Wednesday, January 29, 2014
Sunday, January 26, 2014
Maggie and Arnie speak at The Green Mountain Global Forum about the risks of living near one of the twenty-three US nuclear reactors that are identical to the four that exploded at Fukushima Daiichi (Mark 1 Boiling Water Reactors). The “Lake Wobegone” effect (where each community thinks their nuclear plant is better than average) convinces the 23 local communities in which there is a Mark 1 BWR that a nuclear accident couldn’t possibly happen at their nuclear reactor. The experiences at Fukushima Daiichi, Chernobyl and Three Mile Island, prove that faith in nuclear safety is unfounded.
Saturday, January 25, 2014
The Fukushima Secrecy Syndrome – From Japan to America
By Ralph Nader
Last month, the ruling Japanese coalition parties quickly rammed through Parliament a state secrets law. We Americans better take notice.
Under its provisions the government alone decides what are state secrets and any civil servants who divulge any “secrets” can be jailed for up to 10 years. Journalists caught in the web of this vaguely defined law can be jailed for up to 5 years.
Government officials have been upset at the constant disclosures of their laxity by regulatory officials before and after the Fukushima nuclear power disaster in 2011, operated by Tokyo Electric Power Company (TEPCO).
Week after week, reports appear in the press revealing the seriousness of the contaminated water flow, the inaccessible radioactive material deep inside these reactors and the need to stop these leaking sites from further poisoning the land, food and ocean. Officials now estimate that it could take up to 40 years to clean up and decommission the reactors.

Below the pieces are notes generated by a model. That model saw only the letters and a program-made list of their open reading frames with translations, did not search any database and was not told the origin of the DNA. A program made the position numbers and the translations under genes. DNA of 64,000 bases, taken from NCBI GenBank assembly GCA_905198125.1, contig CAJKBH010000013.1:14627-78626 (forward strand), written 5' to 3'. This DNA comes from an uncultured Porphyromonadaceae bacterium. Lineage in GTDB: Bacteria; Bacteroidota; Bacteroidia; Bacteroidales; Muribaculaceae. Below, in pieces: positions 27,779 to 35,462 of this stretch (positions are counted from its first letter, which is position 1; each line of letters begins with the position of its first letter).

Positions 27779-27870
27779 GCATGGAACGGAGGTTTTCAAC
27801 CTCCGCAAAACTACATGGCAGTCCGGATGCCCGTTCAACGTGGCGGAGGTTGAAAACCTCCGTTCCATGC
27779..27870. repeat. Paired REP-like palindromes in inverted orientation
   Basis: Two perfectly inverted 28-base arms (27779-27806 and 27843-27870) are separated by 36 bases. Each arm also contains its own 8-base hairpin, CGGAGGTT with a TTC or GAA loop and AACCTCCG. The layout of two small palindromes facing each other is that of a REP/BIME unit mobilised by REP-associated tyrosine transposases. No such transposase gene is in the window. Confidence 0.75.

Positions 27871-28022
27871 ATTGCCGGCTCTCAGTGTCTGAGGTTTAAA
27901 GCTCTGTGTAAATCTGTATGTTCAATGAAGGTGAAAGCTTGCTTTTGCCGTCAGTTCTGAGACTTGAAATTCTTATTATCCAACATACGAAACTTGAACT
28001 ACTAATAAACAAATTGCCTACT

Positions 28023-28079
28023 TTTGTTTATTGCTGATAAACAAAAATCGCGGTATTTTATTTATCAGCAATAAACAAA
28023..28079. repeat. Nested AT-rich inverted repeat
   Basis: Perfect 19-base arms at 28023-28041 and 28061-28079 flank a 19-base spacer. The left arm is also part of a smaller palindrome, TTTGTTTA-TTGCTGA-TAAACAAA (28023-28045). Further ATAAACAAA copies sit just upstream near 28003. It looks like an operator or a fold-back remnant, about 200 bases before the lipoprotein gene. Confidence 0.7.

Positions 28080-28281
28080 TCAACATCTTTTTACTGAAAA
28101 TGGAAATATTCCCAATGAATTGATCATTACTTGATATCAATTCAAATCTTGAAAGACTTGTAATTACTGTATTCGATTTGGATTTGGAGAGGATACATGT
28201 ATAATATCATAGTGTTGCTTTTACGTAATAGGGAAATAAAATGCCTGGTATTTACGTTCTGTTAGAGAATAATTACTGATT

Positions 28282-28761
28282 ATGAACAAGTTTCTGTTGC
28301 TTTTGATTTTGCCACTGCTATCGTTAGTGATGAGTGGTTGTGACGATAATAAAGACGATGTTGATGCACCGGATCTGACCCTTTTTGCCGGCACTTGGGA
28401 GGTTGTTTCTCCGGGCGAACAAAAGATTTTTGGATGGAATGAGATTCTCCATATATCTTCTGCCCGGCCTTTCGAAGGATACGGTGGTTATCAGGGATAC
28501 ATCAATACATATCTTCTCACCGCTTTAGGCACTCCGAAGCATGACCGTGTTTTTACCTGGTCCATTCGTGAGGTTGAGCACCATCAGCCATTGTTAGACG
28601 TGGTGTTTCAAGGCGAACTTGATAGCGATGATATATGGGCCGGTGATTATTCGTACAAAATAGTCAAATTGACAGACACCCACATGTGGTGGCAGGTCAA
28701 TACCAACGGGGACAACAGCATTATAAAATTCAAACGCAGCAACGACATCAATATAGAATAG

Other factors are also feeding this sure sign of a democratic setback. Militarism is raising its democracy-menacing head, prompted by friction with China over the South China Sea. Dismayingly, U.S. militarists are pushing for a larger Japanese military budget. China is the latest national security justification for our “pivot to East Asia” provoked in part by our military-industrial complex.
Draconian secrecy in government and fast-tracking bills through legislative bodies are bad omens for freedom of the Japanese press and freedom to dissent by the Japanese people. Freedom of information and robust debate (the latter cut off sharply by Japan’s parliament in December 5, 2013) are the currencies of democracy.
There is good reason why the New York Times continues to cover the deteriorating conditions in the desolate, evacuated Fukushima area. Our country has licensed many reactors here with the same designs and many of the same inadequate safety and inspection standards. Some reactors here are near earthquake faults with surrounding populations which cannot be safely evacuated in case of serious damage to the electric plant. The two Indian Point reactors that are 30 miles north of New York City are a case in point.
The less we are able to know about the past and present conditions of Fukushima, the less we will learn about atomic reactors in our own country.
Fortunately many of Japan’s most famous scientists, including Nobel laureates, Toshihide Maskawa and Hideki Shirakawa, have led the opposition against this new state secrecy legislation with 3,000 academics signing a public letter of protest. These scientists and academics declared the government’s secrecy law a threat to “the pacifist principles and fundamental human rights established by the constitution and should be rejected immediately.”
Following this statement, the Japan Scientists’ Association, Japan’s mass media companies, citizens associations, lawyers’ organizations and some regional legislatures opposed the legislation. Polls show the public also opposes this attack on democracy. The present ruling parties remain adamant. They cite as reasons for state secrecy “national security and fighting terrorism.” Sound familiar?